I'm more concerned, though, with the fact that these dissents address allergy and food intolerances. Allergy involves IgE, which isn't being disputed here, and food intolerances are usually considered by the conventional medical community to be limited to gluten and lactose. When they aren't, they are hard to identify and diagnose because they are often less severe, chronic, and delayed from time of ingestion of the food in question. This makes me question the wisdom of these critiques in assuming the "healthy subjects with raised IgG for several foods" were actually healthy. Not all inflammation is readily visible, or can even be felt by the subject.

 

The fact that IgG antibodies are found in allergic and non-allergic people has little relevance when it comes to intolerance, which is distinct from allergy. Again I'm concerned with how often allergy and intolerance are conflated.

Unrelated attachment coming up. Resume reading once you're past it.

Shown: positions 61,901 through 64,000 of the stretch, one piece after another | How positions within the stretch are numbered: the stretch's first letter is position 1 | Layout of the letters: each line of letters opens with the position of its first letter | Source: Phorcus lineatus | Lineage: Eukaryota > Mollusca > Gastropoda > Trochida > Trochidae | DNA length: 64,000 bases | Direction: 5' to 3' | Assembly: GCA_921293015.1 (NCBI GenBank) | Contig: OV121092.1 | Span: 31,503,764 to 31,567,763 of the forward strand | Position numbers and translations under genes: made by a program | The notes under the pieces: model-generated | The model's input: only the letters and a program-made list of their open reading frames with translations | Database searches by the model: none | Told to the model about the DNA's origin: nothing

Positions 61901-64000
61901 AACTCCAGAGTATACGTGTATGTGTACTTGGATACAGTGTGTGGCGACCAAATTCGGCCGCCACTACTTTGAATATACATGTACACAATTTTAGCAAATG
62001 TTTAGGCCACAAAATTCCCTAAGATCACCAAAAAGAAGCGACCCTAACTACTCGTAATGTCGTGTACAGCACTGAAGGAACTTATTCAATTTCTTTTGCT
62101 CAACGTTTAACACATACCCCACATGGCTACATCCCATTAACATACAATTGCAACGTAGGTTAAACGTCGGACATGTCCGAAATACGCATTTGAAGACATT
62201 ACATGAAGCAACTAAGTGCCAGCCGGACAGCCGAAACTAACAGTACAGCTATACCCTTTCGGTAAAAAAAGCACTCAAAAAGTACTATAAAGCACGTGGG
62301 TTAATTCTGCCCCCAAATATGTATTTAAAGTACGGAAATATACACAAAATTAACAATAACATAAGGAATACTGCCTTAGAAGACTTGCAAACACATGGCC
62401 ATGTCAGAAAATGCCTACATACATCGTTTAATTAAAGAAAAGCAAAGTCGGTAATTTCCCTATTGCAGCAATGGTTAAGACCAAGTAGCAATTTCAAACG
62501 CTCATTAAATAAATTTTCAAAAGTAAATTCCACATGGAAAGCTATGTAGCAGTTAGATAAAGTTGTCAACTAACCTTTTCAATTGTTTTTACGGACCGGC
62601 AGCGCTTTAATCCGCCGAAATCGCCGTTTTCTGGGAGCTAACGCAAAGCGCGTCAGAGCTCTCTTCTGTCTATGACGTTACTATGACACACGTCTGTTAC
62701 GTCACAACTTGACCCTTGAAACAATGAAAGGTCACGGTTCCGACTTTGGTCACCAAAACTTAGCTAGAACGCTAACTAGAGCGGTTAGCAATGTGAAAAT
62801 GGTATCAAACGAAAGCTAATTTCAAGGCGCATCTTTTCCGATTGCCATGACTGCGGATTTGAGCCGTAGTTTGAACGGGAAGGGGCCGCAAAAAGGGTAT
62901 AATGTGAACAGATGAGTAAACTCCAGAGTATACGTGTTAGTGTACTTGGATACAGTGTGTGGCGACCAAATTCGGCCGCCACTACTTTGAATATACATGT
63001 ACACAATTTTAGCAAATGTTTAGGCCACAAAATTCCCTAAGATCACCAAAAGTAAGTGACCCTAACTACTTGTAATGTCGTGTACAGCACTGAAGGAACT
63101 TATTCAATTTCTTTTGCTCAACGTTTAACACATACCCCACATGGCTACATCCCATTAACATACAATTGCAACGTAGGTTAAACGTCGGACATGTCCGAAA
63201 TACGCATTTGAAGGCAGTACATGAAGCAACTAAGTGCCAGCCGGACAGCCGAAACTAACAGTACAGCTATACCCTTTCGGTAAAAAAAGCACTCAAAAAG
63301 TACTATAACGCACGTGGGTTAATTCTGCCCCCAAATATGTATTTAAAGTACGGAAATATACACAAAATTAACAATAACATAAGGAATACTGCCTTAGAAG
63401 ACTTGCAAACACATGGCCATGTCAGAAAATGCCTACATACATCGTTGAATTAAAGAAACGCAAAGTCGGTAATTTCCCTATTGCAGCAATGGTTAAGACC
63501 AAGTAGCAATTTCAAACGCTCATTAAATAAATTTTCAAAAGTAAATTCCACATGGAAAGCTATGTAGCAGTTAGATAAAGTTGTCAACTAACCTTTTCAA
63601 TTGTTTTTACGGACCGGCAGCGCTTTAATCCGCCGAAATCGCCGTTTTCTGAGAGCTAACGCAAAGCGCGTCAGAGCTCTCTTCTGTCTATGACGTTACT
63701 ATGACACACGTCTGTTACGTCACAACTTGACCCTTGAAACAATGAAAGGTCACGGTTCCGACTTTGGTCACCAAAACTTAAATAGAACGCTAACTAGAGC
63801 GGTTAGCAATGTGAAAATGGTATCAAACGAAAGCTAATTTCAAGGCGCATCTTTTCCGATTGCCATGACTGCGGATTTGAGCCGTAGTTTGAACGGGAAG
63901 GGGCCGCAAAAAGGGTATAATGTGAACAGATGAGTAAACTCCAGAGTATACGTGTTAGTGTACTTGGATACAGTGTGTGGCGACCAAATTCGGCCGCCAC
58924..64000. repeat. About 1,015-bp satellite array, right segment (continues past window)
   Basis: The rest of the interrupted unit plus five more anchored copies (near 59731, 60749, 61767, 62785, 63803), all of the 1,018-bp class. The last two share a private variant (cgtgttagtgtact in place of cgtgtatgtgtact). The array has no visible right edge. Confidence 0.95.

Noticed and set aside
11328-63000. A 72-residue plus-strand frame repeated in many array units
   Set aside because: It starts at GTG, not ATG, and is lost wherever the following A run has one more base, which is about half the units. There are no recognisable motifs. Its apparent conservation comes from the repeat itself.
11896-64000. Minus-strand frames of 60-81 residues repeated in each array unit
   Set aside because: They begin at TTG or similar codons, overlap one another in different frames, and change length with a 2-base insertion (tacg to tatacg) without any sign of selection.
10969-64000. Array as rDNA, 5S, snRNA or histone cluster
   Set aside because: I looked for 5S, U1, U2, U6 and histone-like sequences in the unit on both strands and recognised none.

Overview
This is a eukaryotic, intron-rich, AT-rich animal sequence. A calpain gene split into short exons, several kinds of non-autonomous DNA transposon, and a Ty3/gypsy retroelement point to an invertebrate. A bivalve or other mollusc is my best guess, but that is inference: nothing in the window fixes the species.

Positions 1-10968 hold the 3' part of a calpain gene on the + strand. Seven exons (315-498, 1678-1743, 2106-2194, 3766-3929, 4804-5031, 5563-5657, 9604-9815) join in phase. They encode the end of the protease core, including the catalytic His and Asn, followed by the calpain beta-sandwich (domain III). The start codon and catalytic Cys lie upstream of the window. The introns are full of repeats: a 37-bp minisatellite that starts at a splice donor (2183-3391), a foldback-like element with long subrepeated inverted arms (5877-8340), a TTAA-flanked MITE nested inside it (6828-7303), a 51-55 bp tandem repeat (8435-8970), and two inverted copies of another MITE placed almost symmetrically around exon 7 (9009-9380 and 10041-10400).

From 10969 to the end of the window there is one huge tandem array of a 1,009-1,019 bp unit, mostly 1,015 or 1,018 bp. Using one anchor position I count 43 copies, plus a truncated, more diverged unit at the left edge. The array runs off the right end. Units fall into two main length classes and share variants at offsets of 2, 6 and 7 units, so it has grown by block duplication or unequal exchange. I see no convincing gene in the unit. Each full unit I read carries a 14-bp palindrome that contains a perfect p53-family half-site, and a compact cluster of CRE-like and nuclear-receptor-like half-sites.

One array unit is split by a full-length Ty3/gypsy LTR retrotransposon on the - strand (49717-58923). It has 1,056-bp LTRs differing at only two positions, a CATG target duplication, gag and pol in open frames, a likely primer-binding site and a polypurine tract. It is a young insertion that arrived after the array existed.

Suggesting that raised IgG is a normal response to eating food seems a bit strange. Why don't we all have raised IgG to all the foods we eat? Why is it instead just a few? There is a distinction here that is not being made, and should be made, because clearly our bodies react differently to some foods, and raised IgG to some foods by definition is an example of that differential in reaction. Whether or not it is causing damage due to this IgG interaction can be questioned, but it isn't valid to assume that there is no damage being done just because there is not yet any evidence of damage being done, especially considering the low-grade chronic nature of food intolerances (as well as a wide range of symptoms that also vary in severity).